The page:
In-studio discussions of current issues by nationally-known American Indian guests;
Original and cultural performances featuring artists and storytellers.
Young filmmakers shine at Native American Film and Video Festival
New York - There is a spectacular growth in the number of Native filmmakers and the quality of their productions. Some of the best shared their gifts at the recent Native American Film and Video Festival in New York City. Organized by the National Museum of the American Indian, the festival screened 130 films and shorts created by native talents, including several younger filmmakers in the United States, Canada and Mexico. ''It's an event that has embedded in itself all the seeds for a big flowering garden to continue for years afterwards," said one organizer. "... what we do through the festival is learn a great deal about the direction we're going to be taking for the next two or three years until the next one happens.'' The films were organized into themes such as ''Our Lands Are Not For Sale,'' ''This is Who I Am,'' and "Our Languages, Our Stories." More than 10,000 people attended the screenings, which were free.
Learn more about the festival: www.nativenetworks.si.edu
21st Century Skins calendar focuses on Native entertainers
Arizona: The 21st Century Skins calendar highlights Native men in the entertainment industry. Last year was the first Skins calendar. 1,500 calendars were printed and sold out. This year, 3000 calendars will be produced. Among the men featured for 2007:
Native star Zahn McClarnon, a Standing Rock Sioux, is featured twice. Among his credits are several appearances in ''Dr. Quinn Medicine Woman.'' He played in the film ''Skins'' and appeared in ''Into the West.'' Zahn can be seen this fall as Ermoke on the CBS show ''Comanche Moon.''
Also featured twice is Sean Wei Mah, Cree, from Canada. He played in ''Into the West,'' in the horror movie ''It Waits'' and in ''Dreamkeeper.'' Wei Mah is currently performing Vancouver, British Columbia, and is pursuing a degree in nutritional science.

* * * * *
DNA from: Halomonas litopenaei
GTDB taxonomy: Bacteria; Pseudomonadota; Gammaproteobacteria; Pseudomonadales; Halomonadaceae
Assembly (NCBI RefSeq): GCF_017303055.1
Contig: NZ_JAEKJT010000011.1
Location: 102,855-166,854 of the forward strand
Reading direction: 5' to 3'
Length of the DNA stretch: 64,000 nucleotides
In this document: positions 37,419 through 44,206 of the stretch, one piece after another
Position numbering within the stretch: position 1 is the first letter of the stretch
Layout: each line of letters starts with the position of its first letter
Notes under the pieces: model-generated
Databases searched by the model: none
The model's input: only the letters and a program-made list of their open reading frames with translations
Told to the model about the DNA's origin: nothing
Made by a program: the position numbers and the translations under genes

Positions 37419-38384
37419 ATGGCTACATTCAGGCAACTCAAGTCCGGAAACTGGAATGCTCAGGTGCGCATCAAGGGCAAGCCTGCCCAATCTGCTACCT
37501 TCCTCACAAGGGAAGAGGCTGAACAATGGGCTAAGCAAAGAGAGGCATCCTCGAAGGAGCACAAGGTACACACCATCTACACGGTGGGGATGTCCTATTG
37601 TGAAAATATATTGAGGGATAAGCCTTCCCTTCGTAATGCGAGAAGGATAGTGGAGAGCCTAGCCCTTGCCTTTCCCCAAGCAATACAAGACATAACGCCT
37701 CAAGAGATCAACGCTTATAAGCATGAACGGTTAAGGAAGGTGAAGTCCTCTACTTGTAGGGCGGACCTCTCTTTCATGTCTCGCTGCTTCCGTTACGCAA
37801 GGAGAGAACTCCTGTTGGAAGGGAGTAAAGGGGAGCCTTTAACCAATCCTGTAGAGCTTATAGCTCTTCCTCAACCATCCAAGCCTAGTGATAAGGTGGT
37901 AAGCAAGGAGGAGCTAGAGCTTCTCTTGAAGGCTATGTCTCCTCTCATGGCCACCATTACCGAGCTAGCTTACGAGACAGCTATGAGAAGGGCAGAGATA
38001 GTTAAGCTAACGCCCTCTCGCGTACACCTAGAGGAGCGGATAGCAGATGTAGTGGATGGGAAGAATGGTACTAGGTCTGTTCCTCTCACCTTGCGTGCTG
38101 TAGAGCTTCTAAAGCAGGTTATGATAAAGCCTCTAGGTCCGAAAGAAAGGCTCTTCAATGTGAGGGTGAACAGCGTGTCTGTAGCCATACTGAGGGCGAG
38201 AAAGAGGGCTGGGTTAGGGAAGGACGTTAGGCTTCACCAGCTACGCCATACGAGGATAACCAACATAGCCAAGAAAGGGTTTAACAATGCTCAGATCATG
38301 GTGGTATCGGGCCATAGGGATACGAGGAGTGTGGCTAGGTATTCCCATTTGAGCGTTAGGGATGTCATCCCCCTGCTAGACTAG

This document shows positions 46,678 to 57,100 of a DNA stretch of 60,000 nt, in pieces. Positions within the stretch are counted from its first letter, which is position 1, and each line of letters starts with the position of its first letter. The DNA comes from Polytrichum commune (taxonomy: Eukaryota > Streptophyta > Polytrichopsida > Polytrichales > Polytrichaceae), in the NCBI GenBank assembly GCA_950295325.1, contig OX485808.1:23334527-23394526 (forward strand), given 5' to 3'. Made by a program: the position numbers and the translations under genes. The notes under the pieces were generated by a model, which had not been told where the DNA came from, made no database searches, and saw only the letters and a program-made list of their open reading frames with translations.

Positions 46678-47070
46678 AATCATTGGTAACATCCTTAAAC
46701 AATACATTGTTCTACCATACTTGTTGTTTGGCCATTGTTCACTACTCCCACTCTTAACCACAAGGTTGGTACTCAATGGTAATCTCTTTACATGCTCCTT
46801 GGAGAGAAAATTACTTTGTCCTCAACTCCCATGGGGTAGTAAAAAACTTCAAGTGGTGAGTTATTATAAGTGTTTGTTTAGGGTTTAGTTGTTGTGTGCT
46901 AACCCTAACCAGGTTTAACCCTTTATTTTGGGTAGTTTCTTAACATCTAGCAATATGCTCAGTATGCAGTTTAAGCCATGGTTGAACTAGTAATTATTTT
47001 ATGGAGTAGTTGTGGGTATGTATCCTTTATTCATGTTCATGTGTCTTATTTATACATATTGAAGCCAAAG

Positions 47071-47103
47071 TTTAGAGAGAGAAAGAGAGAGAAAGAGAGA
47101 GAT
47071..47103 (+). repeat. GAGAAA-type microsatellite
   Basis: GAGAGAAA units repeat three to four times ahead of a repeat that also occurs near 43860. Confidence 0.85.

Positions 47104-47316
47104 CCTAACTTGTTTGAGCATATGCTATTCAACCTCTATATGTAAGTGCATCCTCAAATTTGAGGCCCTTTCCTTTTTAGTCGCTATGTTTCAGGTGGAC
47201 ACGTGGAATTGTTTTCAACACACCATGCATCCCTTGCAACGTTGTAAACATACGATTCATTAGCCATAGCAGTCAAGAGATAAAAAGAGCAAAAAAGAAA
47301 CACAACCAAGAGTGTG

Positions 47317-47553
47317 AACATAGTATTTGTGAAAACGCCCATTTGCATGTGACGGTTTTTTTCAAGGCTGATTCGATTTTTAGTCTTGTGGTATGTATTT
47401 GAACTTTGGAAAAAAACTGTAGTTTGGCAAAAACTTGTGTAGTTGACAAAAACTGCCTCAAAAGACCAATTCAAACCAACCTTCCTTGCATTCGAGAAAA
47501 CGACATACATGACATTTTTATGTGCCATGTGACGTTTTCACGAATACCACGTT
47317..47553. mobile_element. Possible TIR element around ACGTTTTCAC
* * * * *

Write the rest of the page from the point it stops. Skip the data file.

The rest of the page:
Nate Camacho, Pasqua Yaqui from Arizona, is an aspiring model and professional dancer. His company, called Robot Friendly Productions, provides graphic design and film editing services.
Marcos Akiaten, Chiricahua Apache of Los Angeles, will appear this fall as an Inuit father on the FOX Broadcasting Company miniseries thriller ''Beyond.''
Kyerin Bennett, Navajo, is an aspiring actor and model who is studying anthropology.
Randy Boogie, Navajo, has been involved in the music scene. He is a disc jockey, producer and member of the hip-hop group, Foundations of Freedom. He is also a graphic designer and runs Krazy Fresh, a clothing label and online store.
Lance Jensen, Navajo, aspires to work as a model, but his ultimate goal is to obtain a Doctor of Pharmacy degree. Lance is a full time student, works at the Boys and Girls Club, and is a volunteer basketball coach for 6- to 10-year olds.
Fernando Ross, Navajo, works with Native fashion designers as a runway model and hopes to break into acting.
Billy Crawley II, Navajo and Osage, is a member of the Native metal band, Ethnic Degeneration. Crawley has organized Ethnicology, a Native metal rock fest, for the past five years.
Bryan Mercier, Kalapuya/ Umpqua from the Confederated Tribes of the Grand Ronde community, is a former semi-pro soccer player who currently works with the forest service.
21st Century Skins: http://www.viewfinderphotographs.com/calendars.htm
"Aboriginal Icon" winner rocks on